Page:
I was luckier than most children in those days, and certainly luckier than most children nowadays, who more often than not have grandparents in different states or even different countries. My own grandson is one of those, and when I feel badly that we live 1500 miles away from him, I remember that his maternal grandparents live about 15,000 miles away in Thailand, and have never even seen him.

The other day I was out shopping with my friend when a Face Time call came in from her daughter and granddaughter in another time zone. The baby, an eight month old, looked seriously perplexed, staring at our faces in the little box on the phone screen. “All of these kids are going to grow up thinking their grandparents live in a tiny electronic box,” I joked. And while technology is a wonderful aid to see and hear in real time what the little ones are doing and how they are growing, sometimes those Skype and FaceTime calls reminds me of TV shows where people are visiting their family members in prison, talking to one another over a telephone, pressing fingertips and lips to the plexiglass screen that separates them.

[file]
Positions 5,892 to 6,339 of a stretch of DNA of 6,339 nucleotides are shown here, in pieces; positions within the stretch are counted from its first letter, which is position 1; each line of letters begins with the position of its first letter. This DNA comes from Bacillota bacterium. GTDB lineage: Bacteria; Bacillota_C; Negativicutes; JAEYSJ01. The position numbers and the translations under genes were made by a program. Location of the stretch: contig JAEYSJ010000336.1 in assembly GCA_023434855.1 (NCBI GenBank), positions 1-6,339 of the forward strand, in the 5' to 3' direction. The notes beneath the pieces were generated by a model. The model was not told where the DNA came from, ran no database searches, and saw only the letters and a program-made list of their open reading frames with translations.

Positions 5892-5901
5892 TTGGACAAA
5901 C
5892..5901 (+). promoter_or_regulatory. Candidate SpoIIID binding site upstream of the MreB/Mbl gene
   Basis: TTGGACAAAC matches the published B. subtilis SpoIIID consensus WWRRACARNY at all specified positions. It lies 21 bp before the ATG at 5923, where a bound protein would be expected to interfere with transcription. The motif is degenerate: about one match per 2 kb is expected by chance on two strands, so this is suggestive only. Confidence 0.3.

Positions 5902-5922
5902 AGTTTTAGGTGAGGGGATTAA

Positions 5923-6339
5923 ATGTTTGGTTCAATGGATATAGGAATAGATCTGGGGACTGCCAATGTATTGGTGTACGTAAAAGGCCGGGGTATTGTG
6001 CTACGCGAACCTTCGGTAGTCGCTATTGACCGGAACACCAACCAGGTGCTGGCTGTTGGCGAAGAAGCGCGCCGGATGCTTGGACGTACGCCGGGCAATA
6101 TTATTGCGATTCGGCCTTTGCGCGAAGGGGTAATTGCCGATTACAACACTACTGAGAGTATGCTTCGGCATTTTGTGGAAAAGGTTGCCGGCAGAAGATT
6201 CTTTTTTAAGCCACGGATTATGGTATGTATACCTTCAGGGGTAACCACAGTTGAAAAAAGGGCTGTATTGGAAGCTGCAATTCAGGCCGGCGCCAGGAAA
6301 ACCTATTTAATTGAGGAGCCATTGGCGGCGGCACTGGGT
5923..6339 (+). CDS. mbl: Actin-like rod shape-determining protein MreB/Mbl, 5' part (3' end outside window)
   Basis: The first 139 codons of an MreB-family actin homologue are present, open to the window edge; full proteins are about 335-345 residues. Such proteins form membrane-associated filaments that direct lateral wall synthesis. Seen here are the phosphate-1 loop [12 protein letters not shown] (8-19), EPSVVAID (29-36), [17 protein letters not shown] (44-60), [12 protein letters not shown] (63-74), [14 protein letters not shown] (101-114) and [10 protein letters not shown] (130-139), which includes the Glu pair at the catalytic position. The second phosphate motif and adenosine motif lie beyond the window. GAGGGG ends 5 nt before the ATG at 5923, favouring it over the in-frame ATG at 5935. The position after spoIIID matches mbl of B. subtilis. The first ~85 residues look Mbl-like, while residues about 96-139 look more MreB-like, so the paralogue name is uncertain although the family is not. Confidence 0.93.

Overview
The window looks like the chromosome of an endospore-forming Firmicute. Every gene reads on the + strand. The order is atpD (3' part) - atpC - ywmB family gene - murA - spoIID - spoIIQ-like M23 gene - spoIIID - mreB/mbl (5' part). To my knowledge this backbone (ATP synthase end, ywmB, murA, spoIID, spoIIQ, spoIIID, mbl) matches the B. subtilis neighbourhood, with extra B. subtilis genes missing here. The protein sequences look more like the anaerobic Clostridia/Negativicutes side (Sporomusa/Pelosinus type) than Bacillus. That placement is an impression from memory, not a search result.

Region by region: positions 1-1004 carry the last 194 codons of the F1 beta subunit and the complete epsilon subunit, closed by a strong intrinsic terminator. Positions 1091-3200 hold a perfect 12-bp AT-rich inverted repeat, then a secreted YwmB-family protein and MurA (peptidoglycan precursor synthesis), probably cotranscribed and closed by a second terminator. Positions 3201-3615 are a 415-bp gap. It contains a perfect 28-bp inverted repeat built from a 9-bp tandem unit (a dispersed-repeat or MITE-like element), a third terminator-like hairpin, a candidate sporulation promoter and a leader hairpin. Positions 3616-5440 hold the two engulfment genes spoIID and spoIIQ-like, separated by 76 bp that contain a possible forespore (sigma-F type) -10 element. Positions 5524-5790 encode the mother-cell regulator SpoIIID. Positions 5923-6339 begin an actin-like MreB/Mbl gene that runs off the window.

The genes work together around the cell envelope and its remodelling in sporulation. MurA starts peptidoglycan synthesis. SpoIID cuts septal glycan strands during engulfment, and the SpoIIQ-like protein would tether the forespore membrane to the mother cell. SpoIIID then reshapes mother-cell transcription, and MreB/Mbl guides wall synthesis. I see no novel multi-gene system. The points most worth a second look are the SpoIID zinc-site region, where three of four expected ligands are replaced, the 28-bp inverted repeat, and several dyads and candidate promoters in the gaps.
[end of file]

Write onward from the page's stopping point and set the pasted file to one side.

It’s easy for me to have a personal pity party over the fact that I rarely see my grandson, that I can’t babysit for him while his mom and dad go out, that we won’t have many holiday traditions or regular sleepovers. But when I think about how much my grandparents taught me, how much I loved listening to their stories about life when they were children, what a close relationship we had based on the things we did together every day, then I realize that Connor and all the other little ones like him are missing something too.

Parents try so hard to give their children every advantage - the best schools, creative toys and playthings, access to every sport and enriching activity imaginable. In the modern world it’s easy to lose sight of other things that also important. Extended family can provide a quality of unconditional love and attention, a legacy of family history, a wise and calm perspective that is- well, in the words of the famous commercial - Priceless.